Filmmaker Jennifer Brea and her husband Omar Wasow


The film “Unrest” will debut on Independent Lens this week (check your local listings). I couldn’t wait and bought my own digital copy on Amazon. Let me just say: It’s no surprise that it’s on the short list for an Academy Award.

The opening scene made me laugh out loud and then gasp in recognition: two people are trying to drive to Princeton Hospital and the GPS keeps directing them to Princeton Animal Hospital, as if it can’t believe these outwardly healthy-sounding humans need medical care. Then, there they are at the emergency room. The paint colors and art on the walls are unmistakably familiar. This is the hospital where my dad was treated off and on for the last three months of his life and I know it well.

What is also familiar, to me at least, are the essentials of the story — a mysterious illness, a feeling of isolation, and then connection to others who share the same condition thanks to the internet. What’s new is the intimacy and skill with which filmmaker Jennifer Brea uses the tools of modern communications technology to share her daily struggle and that of other people around the world who are living, as she is, with myalgic encephalomyelitis (aka chronic fatigue syndrome).

I was also struck by the universality of the depictions of marriage, parenthood, and love. Relationships are strained to the breaking point when one person is sick, but joy can be conjured, commitment can be preserved, passion can be sparked. Just because a woman can’t leave her bed doesn’t mean she can’t mother her children. Parents tenderly care for their stricken children, even under nightmarish conditions.

And oh, to have a dance with your lover outside on a warm night like Brea and her husband share, just for a moment, just before she has to lay down on the grass in exhaustion. We live for those moments. It’s just that some people are lucky enough to keep dancing.

Filmmaker Jennifer Brea and her husband Omar Wasow

When I was doing my research into how people living with rare conditions use the internet, I interviewed a woman who was diagnosed with Marfan syndrome at birth, in 1945. Her grandfather was a physician and recognized the sometimes striking symptoms of this genetic disorder. Her extremities were visibly longer than normal, she was double-jointed, and the lenses of her eyes were dislocated. She was the first known case from either side of her family tree and her parents had no peer group to guide them. She asked that her name not be used, so I’ll call her Peggy.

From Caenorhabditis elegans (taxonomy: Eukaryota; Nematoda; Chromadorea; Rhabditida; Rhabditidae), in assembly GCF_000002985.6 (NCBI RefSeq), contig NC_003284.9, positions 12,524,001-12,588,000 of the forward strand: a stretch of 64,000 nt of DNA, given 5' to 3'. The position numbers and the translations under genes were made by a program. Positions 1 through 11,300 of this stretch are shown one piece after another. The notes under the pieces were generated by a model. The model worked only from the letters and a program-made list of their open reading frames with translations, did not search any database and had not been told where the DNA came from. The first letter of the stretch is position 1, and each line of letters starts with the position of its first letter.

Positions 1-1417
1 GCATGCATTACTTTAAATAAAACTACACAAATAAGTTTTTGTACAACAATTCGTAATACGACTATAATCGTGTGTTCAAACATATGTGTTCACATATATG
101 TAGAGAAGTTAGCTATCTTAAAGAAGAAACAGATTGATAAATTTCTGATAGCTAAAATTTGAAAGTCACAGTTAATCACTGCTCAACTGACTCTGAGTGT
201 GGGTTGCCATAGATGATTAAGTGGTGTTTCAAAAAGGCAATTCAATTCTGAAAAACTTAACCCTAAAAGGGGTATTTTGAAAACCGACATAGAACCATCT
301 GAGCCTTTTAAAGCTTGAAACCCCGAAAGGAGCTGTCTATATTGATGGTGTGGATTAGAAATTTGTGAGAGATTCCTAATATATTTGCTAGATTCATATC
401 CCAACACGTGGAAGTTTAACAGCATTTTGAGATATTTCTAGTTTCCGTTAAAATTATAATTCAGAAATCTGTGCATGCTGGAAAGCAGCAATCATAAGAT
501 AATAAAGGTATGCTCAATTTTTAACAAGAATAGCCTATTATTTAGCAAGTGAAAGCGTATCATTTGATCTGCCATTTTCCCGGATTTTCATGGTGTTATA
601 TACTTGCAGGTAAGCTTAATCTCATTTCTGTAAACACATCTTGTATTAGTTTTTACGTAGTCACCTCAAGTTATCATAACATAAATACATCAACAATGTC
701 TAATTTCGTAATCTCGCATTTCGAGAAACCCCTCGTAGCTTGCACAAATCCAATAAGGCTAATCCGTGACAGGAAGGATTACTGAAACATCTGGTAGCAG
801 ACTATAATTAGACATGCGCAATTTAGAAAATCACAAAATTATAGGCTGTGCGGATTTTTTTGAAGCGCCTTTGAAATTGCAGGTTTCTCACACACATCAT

“It must have been a very powerful, wrenching experience for them,” Peggy recalled, describing their early life as a family and her experience as a sight-impaired toddler. “I remember being 2, 3, 4 years old, going for walks with my dad. He’d point and say, ‘Look at the birdie, Peggy, look at the birdie.’ But I could never see the birdie. I became accustomed to the tone in his voice. It sounded like anger. I got used to saying, ‘Yes, I see the birdie,’ even though I couldn’t.”

Peggy paused at this point in her storytelling, then added, “I’ve made a study of the adaptations humans make for the price of love. My parents were loving, but ill-equipped. I did my best and they did their best.”

Peggy said she overcame many of her challenges thanks to sheer will and a rich faith in God. She could take no comfort in finding other kids who look like she does, so instead she turned inward. She said that even today doctors can’t believe how she can see at all, given the deformity of her eyes.

Nowadays the National Marfan Foundation maintains a photo collection on Flickr entitled “What Does Marfan Syndrome Look Like?” and holds events all around the country so people can meet in person.

Peggy talked to me about how life is a spiral, giving you perspective on long-ago events as they spin past you over and over. When she became a mother, she understood how frightening it must have been for her parents to have a baby with Marfan syndrome — both of Peggy’s own children have it.

When she watched her children transition to adulthood, struggling in their 20s to figure out who they were going to turn out to be, she looked back at the same period in her parents’ lives and saw their struggles in a new light.

These are hard-won life lessons and Peggy is fiercely proud of them. When I told her that I felt envy as I listened to her story of spiritual strength, she said, “Yes, that’s what I want you to write about. People should not feel sorry for us, they should feel jealous.” And that is what I felt when watching “Unrest” — an odd reaction, but it’s true. I was lifted up and inspired by this film, just as I was lifted up and inspired by talking with Peggy, hearing about the adaptations people make for the price of love.

Today, people who feel alone can go online and begin to understand the limitations and possibilities of their condition. They can nurture their own or their child’s health and spirit, learning from other people who have survived and even thrived. They can organize, command attention, and demand justice, if necessary. And the rest of us can follow their lead, when we need the same fellowship.

Treat yourself. Watch “Unrest.” And please come back to let me know what you think in the comments.

Originally published at on January 8, 2018.

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